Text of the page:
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“Geraldine, a tale of Conscience," is, a work of great interest, directed to remove prejudice, and present the light of truth. It is recommended especially to those who are engaged in the important inquiry; which is the Church of Christ? † Francis PATRICK Kenrick,
Bp., &c. Philadelphia, April 15, 1839.
A TALE OF CONSCIENCE.
E. C. A..
FIRST AMERICAN, FROM THE SECOND LONDON EDITION.
“In necessariis unitas, in dubiis libertas, in omnibus caritas.”
PUBLISHED BY EUGENE CUMMIŠKEY,
No. 130 SOUTH SIXTH STREET.
THE NEW YORK
Entered according to the Act of Congress, in the year 1839, by EUGENE CUMMISKEY, in the Clerk's Office of the District Court of the Eastern District of Pennsylvania.
No. 9 George Street.
A TALE OF CONSCIENCE.
Each in his hidden sphere of joy or woe
KEEBLE's Christian Year.
It was the hour of sunset, as from the oriel window of her apartment, Geraldine Carrington gazed o'er the broad lands of which she was heiress. The skies poured forth a flood of light and glory. The clouds reposing tranquilly above the distant hills, formed that mysterious combination of earth and sky, so emblematic of the soul of man; and their reflected hues sparkling in the far-stretched bend of the river, seemed, in each ripple of that moving joy, to bring beneath the feet of her who sadly mused, messages of peace, and hope, and love! For a time yielding to these sweet influences, Geraldine
farther from the casement to look around the utmost extent of country. To the right lay the old red town of Elverton, its ruined castle and mound standing in dark fantastic outline against the brilliant sky; and on the left reposed a deep and wooded valley, which presenting to the eye above the tops alone of the impervious trees, carried its
rich carpeting between the hills, till all was lost in distance; while in the foreground stood, immovable in majesty, the stately trunks and rigid branches of many cedars.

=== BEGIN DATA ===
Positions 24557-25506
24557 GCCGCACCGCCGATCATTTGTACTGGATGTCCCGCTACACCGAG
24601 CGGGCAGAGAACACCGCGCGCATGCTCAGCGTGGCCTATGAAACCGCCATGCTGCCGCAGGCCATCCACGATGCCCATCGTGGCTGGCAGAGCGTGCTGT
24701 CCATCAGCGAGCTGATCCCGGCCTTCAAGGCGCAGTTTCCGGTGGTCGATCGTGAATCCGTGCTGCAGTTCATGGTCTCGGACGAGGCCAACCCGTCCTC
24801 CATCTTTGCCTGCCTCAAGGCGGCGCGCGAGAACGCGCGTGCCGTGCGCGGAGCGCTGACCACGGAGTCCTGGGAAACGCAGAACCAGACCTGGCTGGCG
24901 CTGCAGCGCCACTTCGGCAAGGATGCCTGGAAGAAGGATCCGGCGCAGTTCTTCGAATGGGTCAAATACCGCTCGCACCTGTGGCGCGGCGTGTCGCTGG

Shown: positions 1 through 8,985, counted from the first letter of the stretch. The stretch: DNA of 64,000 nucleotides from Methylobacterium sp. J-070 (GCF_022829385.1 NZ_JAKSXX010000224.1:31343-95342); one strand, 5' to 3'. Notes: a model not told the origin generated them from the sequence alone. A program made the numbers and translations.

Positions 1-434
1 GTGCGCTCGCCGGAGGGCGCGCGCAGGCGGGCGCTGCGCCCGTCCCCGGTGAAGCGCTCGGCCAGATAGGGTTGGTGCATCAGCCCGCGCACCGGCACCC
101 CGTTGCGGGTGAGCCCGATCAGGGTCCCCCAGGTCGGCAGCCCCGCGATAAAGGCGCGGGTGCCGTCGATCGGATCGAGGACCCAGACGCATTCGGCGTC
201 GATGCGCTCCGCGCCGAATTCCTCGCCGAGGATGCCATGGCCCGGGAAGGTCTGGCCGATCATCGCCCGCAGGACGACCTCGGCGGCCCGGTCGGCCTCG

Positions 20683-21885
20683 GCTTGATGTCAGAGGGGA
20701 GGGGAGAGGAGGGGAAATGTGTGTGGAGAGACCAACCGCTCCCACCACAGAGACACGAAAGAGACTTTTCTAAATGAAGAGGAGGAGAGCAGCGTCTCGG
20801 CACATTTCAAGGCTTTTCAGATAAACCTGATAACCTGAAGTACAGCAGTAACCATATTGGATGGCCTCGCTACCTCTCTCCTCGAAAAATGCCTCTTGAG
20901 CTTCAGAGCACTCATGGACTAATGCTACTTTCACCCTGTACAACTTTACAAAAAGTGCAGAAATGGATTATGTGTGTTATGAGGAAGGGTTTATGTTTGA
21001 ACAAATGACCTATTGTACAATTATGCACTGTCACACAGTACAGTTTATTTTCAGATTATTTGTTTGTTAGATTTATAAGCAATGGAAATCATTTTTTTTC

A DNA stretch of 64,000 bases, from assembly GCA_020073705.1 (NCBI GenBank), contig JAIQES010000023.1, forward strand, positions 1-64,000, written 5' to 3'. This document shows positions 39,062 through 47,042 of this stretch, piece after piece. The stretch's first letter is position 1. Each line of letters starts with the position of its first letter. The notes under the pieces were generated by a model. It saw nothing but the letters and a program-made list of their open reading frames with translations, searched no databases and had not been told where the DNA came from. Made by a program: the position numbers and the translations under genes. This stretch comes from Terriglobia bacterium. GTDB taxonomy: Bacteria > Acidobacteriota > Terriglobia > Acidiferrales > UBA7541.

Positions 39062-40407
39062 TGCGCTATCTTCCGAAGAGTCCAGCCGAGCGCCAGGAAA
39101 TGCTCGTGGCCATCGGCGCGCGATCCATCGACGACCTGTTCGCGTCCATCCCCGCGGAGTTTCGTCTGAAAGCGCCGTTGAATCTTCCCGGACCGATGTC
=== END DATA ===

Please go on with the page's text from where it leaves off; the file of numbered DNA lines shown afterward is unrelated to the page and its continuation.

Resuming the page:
Along this valley, on a footpath formed on the hill-side, and far above the trees, were fixed, at intervals of some hundred yards, high whitened poles, a yellow pendant fluttered at the top of each, and a few detached figures moved in the measured tread of sentinels along the seemingly prohibited path. Geraldine's wandering and abstracted gaze rested at length on this line of demarcation; she started, sighed heavily, some deep emotion struggling in her breast. At this instant began the tolling of the city bell, when, wringing her hands, she sank upon her knees, and cried, “Oh my God! I cannot die! I cannot appear before thy throne in this bewilderment of mind. Oh! cause me to know the truth, thou who art all truth. Spare me till this be clear-then take me to thyself! And oh! my God, calm thou this burning brain-send me some token of thy pity-give me back my wonted powers of mind, my courage, usefulness, my influence over others—these all came from thee. Thou canst recal them all; yet not now-not in the time of this thy public chastisement, when those who have looked up to me require them. Oh my God, I cannot cease to implore thee till thou hast answered
As Geraldine half breathed, half pronounced, this supplication, there arose from the outskirts of the town a shout of mingled voices, and, as the sounds died murmuring away, another shout arose, another, and another, while a still small voice seemed to interpret them, “ Geraldine, thy prayer is heard !"
The hours now passed unheeded on, and the deepening shades of night were flung around,